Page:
On Oct. 30, Hexo (NASDAQ:HEXO) announced that it was consolidating its shares on an 8-for-1 basis so that HEXO stock could regain compliance with the New York Stock Exchange’s minimum $1 share price requirement.
In the six weeks since its announcement, HEXO has risen 69% and is trading a few pennies above $1. For this reason, the company announced on Dec. 7 that it was scaling back the consolidation to four old shares for every one new share, increasing the number of shares outstanding by a factor of two.
And that’s an excellent thing. Here’s why.
HEXO Stock Looks Like It’s Bottomed
It looked as though Hexo’s shares were headed for the dustbin of public-company history for a while there.
In the past year, Hexo’s shares have only traded lower than they did at the end of October on one occasion, and that was in March when they hit 34 cents at the beginning of the pandemic. It seems so long ago that HEXO traded around $8; it was a mere 20 months ago. Boy, have times changed.
The last time I wrote about the Canadian cannabis company was in early November. I argued that despite it being a crappy year, it had three joint ventures that could pull it out of its downward spiral.
The most promising being its 42.5% interest in Truss Beverages, a partnership with MolsonCoors (NYSE:TAP), who owns 57.5% and is the operating partner.
I finished the article with a note of optimism.
“I’ve been waiting for Hexo to reach its potential for some time. Thanks to this trio of joint ventures, 2021 could be the year it actually does,” I wrote on Nov. 6.
A little over a month later, I wonder if anything has happened with Hexo other than a smaller consolidation ratio that justifies my ongoing belief that it will eventually be successful.
Truss Continues to Be the Savior
For several years now, I have said that the cannabis industry will only be truly successful from a recreational use standpoint when cannabis-infused beverages and edibles become the norm in the industry.
It’s a simple rationale: If I get 20 of my high school and university friends together (I’m 56) for a party — well, not right now, given Covid-19 — I can guarantee you that if pre-rolled joints were on the table, almost everyone would take a pass.
That’s because most of these people haven’t inhaled anything down their lungs, except maybe the occasional use of an inhaler for people with asthma, in years.
At the same time, almost all of them enjoy the occasional beer, wine, or cocktail. A THC/CBD infused gummy or strawberry rhubarb seltzer would do fine as a stand-in. But it would have to taste drinkable. I doubt many of them have something just for the buzz.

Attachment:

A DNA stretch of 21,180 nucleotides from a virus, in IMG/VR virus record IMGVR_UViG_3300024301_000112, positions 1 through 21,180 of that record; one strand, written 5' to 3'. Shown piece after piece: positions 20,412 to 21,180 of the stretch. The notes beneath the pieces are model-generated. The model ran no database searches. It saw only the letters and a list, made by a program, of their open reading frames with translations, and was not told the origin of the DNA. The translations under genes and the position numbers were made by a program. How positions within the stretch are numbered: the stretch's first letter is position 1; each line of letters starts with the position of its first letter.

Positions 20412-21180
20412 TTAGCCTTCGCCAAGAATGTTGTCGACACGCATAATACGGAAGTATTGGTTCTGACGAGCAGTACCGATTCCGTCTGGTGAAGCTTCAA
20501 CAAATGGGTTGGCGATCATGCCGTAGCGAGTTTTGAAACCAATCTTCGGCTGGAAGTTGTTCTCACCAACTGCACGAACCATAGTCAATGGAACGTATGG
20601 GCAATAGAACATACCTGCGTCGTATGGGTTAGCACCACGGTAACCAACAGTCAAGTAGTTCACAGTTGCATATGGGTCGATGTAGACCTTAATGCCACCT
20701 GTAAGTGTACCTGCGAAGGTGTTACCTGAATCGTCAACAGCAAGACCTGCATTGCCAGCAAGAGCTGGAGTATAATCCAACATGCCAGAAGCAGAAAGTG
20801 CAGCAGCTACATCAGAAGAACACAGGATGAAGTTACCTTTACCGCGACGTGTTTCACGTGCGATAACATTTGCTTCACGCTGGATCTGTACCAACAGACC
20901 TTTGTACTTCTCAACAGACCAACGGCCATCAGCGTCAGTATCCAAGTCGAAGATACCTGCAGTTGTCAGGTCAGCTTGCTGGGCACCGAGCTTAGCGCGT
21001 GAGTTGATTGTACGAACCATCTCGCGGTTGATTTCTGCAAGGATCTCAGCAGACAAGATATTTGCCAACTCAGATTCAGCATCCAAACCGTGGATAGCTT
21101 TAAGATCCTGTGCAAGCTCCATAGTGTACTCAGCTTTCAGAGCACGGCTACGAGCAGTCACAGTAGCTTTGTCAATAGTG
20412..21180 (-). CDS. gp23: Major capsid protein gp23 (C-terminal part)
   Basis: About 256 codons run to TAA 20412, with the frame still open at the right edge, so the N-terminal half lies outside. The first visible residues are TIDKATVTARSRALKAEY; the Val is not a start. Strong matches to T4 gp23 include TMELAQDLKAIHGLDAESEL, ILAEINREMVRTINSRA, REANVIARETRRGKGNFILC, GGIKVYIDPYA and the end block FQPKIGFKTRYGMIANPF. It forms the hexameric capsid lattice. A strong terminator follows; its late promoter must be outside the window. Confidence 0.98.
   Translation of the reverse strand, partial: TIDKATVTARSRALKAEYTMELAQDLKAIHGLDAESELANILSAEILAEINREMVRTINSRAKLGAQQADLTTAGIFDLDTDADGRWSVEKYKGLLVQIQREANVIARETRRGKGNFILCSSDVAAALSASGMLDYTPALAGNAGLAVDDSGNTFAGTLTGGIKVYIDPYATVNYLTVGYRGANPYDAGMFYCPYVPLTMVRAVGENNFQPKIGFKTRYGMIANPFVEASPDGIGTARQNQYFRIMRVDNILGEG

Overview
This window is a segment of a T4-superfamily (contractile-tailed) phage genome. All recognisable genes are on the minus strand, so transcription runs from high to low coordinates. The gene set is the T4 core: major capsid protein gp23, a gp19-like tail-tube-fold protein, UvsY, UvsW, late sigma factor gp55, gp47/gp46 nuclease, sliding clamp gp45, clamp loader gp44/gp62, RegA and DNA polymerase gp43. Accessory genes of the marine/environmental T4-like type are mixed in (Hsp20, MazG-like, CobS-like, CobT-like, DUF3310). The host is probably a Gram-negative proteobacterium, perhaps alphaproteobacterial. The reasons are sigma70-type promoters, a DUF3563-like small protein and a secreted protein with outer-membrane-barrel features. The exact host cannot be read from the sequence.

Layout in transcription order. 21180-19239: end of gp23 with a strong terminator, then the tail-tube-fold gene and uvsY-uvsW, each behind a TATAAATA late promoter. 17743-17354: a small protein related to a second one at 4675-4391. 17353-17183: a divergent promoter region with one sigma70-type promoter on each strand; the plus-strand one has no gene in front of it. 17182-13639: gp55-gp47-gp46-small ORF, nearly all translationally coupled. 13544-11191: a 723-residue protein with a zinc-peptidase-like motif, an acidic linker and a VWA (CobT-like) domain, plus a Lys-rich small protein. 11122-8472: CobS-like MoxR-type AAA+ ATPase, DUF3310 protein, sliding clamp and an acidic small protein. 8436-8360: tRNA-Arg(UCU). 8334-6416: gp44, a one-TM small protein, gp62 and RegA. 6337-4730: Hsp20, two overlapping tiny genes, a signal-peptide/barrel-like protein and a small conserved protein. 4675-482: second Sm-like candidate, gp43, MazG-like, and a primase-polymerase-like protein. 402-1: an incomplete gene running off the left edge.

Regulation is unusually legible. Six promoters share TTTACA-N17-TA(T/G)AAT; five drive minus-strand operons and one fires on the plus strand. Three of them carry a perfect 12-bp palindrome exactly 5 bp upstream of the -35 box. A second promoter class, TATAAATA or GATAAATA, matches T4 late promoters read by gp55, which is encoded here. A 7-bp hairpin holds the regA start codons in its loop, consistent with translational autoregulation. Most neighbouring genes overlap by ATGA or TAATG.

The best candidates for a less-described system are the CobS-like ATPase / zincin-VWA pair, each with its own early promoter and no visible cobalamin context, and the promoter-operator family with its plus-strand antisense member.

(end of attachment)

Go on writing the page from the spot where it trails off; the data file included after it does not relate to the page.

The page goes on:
Post Media’s GrowthOp recently discussed this very idea:
Challenged to create brand identity in the flower market, the promise of many big cannabis companies resides in the ability of their cannabis beverages (HEXO with TRUSS, Canopy with Tweed and Houseplant, Tilray with Fluent, and Aphria with SweetWater Brewing, etc.) to win over the non-cannabis consumer. For this to happen, cannabis beverage companies must escape the ‘tobaccoization’ of cannabis.
Ultimately, contributor Pierre Killean, who is the executive director of the Institute on Cannabis, argues that cannabis companies such as Hexo will have to work diligently to separate Truss beverages from its other products such as Original Stash, which are smoked or vaped.
I couldn’t agree more.
The Bottom Line
Without the general public understanding that a 2 milligram THC beverage has the same effect as a glass of wine or beer, the non-cannabis consumer will continue to take a pass on cannabis beverages because they mistakenly will believe it’s somehow more potent.
And that’s not the case.
It’s much like comparing a regular bottle of bourbon with 40% alcohol by volume to cask strength at 60% or higher. Two glasses of the former might make you tipsy, while two of the latter could put you down for the count.
MolsonCoors, like all of the big beverage companies, understands how to educate consumers on responsible drinking, whether it be beer, wine, spirits, or cannabis-infused beverages.
I continue to believe that Hexo’s best hope is Truss Beverages. Now that it’s got a share price high enough to stay on the NYSE, I’d look for good news in 2021 to push it to $2 and beyond.
It’s been a rough ride for the Quebec company, but patient investors ought to be rewarded.
On the date of publication, Will Ashworth did not have (either directly or indirectly) any positions in the securities mentioned in this article.
Will Ashworth has written about investments full-time since 2008. Publications where he’s appeared include InvestorPlace, The Motley Fool Canada, Investopedia, Kiplinger, and several others in both the U.S. and Canada. He particularly enjoys creating model portfolios that stand the test of time. He lives in Halifax, Nova Scotia. At the time of this writing Will Ashworth did not hold a position in any of the aforementioned securities.